“There used to be such a premeditated and plotted out path of success,” Gero says. “For me as a journalist it was: you work in a small paper, you work to go to a bigger paper, then you work for a magazine and then you work for an agency or you hit the pinnacle with Sports Illustrated, National Geographic or something like that. So what happens when the great places to work are no longer the great places to work? What do you do? You have to kind of forge your own path. And that's scary for a lot of people because you have to decide which road to choose. Which path do you pick? I believe you have to change because if you don't do it willingly, it's going to happen to you just by circumstance. I've always wanted to be ahead of the curve.”

Relentlessly Refine Your Craft

Remaining a few steps ahead of relentless revolution starts with technical prowess. It’s the kind of thing Gero learned working for newspapers, where daily assignments run the gamut from hard news to studio portraiture, still life to sports action. “One of the reasons why I loved newspapers was I like to do everything,” Gero says. “I like to do sports, I like to do portraits. I like to do documentary even more. I like to do video. And actually coming back to a small town is kind of neat because in a way I kind of feel like I'm getting back to my photojournalistic roots.”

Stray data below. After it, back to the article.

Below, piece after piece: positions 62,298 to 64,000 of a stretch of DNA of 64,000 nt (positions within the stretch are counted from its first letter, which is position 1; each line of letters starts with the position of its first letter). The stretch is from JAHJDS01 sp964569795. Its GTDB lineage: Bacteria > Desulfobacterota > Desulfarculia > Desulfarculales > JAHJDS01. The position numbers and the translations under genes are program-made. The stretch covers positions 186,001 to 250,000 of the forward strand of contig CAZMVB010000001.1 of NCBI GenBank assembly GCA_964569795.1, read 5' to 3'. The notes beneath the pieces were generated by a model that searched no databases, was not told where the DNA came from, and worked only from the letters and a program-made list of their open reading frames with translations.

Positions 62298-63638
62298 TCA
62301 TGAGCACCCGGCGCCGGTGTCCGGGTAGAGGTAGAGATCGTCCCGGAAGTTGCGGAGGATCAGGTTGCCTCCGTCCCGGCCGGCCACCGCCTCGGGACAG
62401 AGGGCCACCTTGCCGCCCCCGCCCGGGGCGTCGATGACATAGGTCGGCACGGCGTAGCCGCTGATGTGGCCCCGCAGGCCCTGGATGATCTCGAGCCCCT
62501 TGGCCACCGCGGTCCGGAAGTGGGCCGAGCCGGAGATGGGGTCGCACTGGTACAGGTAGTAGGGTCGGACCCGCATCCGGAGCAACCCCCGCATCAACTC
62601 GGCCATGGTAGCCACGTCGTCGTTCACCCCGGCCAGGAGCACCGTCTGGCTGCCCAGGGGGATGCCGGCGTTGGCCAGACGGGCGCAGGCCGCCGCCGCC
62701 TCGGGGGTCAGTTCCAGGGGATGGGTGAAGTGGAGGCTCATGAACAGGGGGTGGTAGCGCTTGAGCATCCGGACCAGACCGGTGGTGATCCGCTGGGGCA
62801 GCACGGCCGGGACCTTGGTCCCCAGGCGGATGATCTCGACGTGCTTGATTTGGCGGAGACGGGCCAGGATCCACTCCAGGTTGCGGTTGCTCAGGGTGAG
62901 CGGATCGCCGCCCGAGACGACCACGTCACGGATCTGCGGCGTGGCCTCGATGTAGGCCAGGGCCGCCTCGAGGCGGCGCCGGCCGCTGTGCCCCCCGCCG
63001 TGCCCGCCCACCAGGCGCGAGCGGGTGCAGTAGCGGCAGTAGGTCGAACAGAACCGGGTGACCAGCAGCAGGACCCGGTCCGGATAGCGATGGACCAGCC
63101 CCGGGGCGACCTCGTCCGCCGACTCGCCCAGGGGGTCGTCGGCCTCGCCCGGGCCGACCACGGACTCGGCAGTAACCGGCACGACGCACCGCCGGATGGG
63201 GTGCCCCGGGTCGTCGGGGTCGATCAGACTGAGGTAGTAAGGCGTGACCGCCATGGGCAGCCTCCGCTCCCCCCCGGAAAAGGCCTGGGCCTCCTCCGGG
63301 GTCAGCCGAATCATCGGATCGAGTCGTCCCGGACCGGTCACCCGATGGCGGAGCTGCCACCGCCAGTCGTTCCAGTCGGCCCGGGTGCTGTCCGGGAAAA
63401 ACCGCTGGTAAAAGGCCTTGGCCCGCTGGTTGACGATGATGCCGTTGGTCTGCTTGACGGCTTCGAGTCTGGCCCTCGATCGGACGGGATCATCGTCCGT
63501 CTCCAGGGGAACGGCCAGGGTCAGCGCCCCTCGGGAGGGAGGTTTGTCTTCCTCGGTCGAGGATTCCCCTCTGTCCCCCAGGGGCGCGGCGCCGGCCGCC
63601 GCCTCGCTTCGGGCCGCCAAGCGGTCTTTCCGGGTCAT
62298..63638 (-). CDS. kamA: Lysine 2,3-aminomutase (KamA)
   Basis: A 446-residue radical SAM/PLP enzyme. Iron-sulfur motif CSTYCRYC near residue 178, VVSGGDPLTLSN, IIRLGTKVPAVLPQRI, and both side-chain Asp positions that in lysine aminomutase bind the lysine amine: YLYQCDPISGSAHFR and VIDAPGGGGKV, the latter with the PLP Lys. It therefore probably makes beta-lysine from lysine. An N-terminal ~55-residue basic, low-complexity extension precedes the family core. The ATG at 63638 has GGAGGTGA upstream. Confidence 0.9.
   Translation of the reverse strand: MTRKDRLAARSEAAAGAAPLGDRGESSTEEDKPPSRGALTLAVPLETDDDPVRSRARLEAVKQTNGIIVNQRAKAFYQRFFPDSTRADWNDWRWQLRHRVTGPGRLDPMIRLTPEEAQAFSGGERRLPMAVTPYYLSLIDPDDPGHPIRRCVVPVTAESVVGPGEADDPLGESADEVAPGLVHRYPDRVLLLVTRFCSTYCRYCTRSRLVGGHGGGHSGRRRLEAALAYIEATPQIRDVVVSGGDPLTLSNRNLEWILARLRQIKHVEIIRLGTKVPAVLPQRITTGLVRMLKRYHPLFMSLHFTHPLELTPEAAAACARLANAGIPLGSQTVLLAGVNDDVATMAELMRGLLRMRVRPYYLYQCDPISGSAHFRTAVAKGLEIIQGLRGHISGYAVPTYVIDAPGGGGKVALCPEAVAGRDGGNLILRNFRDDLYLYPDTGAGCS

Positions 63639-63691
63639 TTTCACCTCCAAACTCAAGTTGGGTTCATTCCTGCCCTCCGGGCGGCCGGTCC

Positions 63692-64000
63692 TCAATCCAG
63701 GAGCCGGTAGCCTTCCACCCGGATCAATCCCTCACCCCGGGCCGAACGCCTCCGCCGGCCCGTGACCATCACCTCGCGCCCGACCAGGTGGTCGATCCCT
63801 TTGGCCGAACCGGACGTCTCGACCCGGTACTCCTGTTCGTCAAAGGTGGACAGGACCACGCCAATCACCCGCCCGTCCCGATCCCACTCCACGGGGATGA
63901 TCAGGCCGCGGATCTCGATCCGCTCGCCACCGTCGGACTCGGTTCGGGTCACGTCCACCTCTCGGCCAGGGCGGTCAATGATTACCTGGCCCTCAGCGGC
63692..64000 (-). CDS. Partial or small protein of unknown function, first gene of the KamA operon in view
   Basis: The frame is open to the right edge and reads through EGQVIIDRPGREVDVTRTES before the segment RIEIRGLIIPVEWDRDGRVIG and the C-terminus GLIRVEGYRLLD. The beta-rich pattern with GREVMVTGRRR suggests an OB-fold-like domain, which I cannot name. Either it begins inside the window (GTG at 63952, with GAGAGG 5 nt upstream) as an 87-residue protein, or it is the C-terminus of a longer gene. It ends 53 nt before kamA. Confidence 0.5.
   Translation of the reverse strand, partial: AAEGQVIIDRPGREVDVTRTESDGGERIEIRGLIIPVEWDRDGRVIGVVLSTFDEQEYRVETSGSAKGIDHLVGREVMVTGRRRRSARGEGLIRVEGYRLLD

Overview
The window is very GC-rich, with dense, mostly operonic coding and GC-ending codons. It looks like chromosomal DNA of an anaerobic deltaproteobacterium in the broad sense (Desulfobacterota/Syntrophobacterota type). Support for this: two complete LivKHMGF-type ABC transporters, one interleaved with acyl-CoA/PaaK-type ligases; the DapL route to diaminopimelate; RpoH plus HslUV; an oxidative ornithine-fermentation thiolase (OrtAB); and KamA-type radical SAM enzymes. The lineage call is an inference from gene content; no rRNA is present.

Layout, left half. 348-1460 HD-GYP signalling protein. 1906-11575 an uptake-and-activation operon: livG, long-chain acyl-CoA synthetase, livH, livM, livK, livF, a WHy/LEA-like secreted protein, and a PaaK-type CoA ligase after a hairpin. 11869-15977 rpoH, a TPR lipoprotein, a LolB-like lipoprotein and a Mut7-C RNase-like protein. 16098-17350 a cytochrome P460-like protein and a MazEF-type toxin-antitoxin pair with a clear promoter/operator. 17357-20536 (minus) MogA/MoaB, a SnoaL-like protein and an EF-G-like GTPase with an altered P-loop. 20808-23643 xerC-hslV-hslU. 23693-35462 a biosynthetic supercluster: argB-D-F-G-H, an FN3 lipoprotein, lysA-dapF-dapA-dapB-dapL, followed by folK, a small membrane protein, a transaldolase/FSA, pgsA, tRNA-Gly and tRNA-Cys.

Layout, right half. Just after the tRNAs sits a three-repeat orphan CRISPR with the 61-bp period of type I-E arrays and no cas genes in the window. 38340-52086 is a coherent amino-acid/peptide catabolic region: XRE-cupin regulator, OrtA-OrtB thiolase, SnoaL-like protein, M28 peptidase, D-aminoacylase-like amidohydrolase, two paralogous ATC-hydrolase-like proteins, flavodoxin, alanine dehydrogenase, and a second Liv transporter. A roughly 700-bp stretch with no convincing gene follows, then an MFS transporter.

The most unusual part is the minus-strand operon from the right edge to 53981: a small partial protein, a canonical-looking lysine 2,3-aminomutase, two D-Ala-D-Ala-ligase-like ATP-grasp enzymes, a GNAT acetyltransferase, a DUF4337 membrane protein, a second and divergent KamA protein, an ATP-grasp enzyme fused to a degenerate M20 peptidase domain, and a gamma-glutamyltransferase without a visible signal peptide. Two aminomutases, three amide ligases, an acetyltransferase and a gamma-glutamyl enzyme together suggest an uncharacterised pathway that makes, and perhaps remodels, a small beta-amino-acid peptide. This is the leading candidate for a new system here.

“I think a lot of photographers talk about being specialists,” he says, “and that works for some people, but frankly I just can't. I have a hard time being such a one-trick pony. I just don't want to do it. When I was doing so many weddings, I got a little burned out and then started doing the portraits and I found them to be a nice little respite. And that's just the way I rolled when I was in newspapers too. I would be doing documentary work for a while and then I'd want to do some lit portraits in the style of Fortune Magazine, so I'd start doing them.”

In Today’s Fragmented Pro Photography Environment Make Chaos Your Ladder

“The things I learned in California were the things I needed to know in order to survive in a very fragmented industry right now,” he adds, “and one that's incredibly volatile. It’s also incredibly exciting in so many ways. I don't think it's ever been more exciting, more fun to be a photographer. To be able to do stills and videos literally with the push of your thumb on a red button and to get really good quality in both? That’s not to say that it makes you a great photographer, but it does make the technical process a lot easier.”

“The main reason that I switched to mirrorless was because of video,” Gero says, “because it was easier to do video with mirrorless, by far, than with a DSLR. And again, it's not that it makes you Spielberg, but at least the technical aspects for a kind of small crew, one-man band, are a lot easier to do with mirrorless. And that was really number one. I actually see that's eventually our future. If still photographers don't begin to learn video, they're going to be forced to learn it anyway I think.”

From photojournalist to wedding photographer, Californian to Midwesterner, Gero shows why one needs to be adept at adapting. Versatility in his professional offerings, he says, will help bridge the gap now that he’s in Wisconsin and building up a wedding clientele. The portrait business can get up and running much faster, without the season-long lead time required. This kind of smart planning is exactly why he’s been able to thrive anywhere he goes and at anything he does.